Very high capacity broadband networks are crucial for enabling interconnection between areas, industries and people.

They facilitate interaction, collaboration, trade and the social and economic benefits that come with them. In today’s connected world, having up-to-date and future-proof digital and telecommunications infrastructure is a key strategic priority for the UK government.

The Broadband Stakeholder Group (BSG) believes that local governments play a pivotal role in working with the telecoms industry to enable the UK in both its current and future connectivity needs. BSG has previously commissioned research into how local authorities can best engage with operators, but now they are helping to answer the question, ‘why?’

BSG commissioned Oxera to develop a framework, that local authorities could use to understand the economic benefits of very high capacity networks such as full-fibre and 5G and what they mean for their locality. The benefits of the deployment of the next-generation technologies are both direct and indirect to the authority.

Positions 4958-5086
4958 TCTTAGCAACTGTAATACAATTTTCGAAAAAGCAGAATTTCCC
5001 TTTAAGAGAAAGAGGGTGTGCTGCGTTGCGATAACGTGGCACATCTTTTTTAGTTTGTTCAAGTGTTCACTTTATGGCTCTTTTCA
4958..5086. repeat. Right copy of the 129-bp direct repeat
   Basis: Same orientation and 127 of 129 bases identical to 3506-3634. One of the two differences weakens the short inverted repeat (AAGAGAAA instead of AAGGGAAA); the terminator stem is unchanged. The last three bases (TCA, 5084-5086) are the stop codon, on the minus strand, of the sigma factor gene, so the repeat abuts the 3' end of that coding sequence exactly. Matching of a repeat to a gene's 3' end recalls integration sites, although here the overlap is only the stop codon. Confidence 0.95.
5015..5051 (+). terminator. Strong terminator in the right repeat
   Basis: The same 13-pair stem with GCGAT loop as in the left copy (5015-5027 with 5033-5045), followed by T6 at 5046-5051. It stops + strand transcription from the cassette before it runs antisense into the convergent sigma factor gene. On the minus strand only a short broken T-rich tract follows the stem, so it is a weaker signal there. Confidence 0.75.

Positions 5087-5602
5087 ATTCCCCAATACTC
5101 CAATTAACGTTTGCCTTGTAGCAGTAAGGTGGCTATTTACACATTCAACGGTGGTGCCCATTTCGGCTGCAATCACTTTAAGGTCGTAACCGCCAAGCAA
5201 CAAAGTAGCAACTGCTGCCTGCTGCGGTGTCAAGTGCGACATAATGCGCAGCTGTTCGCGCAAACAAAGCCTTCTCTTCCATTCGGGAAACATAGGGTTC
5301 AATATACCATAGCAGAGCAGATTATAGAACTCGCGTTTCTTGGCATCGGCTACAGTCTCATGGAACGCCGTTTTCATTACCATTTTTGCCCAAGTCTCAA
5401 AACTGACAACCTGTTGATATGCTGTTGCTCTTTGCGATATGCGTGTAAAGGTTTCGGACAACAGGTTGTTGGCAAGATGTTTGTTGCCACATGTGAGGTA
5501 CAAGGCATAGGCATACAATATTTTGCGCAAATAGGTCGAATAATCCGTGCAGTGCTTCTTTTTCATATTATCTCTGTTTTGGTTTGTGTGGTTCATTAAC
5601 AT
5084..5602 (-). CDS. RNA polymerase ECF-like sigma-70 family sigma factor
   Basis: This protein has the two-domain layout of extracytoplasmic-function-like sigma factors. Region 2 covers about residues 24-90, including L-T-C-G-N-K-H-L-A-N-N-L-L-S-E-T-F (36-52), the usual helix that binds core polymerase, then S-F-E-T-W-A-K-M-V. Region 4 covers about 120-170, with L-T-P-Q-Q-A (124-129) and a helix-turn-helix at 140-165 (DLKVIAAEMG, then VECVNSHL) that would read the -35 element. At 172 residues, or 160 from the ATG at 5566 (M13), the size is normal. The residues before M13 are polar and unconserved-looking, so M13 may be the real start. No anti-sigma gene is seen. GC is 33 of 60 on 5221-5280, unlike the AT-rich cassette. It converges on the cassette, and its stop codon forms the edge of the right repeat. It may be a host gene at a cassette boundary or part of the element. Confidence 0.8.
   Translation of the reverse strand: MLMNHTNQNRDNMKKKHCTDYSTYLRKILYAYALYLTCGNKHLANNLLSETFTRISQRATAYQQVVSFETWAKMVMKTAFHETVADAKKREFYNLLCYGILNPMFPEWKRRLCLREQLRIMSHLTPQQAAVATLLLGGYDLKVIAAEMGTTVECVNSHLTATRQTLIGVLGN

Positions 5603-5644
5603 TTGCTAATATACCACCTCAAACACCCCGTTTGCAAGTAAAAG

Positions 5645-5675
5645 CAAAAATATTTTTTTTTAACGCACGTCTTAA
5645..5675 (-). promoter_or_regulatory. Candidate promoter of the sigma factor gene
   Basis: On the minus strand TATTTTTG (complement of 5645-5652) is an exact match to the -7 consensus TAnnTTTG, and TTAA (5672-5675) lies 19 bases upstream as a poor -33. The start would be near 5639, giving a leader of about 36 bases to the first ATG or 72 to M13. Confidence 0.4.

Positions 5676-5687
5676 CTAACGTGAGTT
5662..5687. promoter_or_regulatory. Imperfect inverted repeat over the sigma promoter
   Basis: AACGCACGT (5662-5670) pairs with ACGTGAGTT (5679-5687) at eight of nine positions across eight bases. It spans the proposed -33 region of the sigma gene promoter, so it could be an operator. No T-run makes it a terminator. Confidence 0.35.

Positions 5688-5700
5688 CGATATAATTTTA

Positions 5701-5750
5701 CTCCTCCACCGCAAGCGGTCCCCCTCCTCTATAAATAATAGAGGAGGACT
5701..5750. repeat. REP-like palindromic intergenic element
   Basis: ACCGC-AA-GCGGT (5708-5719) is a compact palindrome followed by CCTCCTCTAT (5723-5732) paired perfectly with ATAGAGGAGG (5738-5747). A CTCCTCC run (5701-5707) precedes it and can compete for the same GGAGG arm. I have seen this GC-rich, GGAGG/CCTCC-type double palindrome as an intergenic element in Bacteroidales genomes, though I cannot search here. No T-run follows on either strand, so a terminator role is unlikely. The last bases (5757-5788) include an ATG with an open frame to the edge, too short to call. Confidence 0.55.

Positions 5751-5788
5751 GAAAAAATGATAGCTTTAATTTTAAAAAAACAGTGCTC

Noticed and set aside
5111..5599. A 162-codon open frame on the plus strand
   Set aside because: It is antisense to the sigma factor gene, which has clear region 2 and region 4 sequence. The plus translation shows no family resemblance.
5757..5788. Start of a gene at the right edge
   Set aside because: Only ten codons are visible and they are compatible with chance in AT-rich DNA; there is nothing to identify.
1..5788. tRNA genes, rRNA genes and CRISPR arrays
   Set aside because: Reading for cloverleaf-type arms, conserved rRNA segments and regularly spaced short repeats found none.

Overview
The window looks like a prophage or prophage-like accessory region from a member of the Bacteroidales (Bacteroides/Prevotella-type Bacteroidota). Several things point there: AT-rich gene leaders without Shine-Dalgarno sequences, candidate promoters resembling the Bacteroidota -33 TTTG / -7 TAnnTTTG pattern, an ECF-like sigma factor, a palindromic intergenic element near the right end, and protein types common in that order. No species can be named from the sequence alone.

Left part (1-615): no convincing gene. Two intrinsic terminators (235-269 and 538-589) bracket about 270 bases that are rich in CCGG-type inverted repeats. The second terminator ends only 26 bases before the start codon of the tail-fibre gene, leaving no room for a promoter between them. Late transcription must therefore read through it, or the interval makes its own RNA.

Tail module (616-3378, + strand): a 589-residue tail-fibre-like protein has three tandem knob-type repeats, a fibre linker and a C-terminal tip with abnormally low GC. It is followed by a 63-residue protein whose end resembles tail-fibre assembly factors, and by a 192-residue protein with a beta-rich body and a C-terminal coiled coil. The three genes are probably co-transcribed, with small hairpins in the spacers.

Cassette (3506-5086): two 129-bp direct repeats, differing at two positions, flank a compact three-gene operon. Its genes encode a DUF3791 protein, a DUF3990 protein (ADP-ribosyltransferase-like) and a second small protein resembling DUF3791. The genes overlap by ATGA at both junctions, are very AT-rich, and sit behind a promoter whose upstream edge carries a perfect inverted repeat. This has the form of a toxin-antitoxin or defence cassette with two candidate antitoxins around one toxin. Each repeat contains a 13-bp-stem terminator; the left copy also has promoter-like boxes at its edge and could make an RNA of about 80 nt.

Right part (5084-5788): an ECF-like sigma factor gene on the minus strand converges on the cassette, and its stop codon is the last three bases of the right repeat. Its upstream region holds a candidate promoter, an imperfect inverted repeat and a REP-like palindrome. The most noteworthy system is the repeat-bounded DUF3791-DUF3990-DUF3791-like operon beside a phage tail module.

Our analysis found that the next generation of fixed and mobile telecommunications networks will bring substantial technological and service-quality improvements over previous generations.

Existing businesses can expect to benefit from business expansion and an increase in turnover per worker of up to 3.8% p.a. as a result of enhancements to productivity. Meanwhile, business activity in local areas could increase by up to 3.2% overall as a result of improved connectivity. This in turn would improve the labour market, increasing employment by between 0.6% and 1.7%.

Businesses would not be the only beneficiaries. Wider society and private consumers would benefit too, alongside the broader benefits to the local authorities.

Local authorities, businesses and individuals operating, living and working in their local area stand to experience significant advantages from greater access to very high capacity networks, including full-fibre and 5G. While these new networks may lead to some short-term disruption, the economic and social benefits that could be realised should provide local authorities with the motivation to support and cooperate with operators and to help remove any barriers to infrastructure roll-out.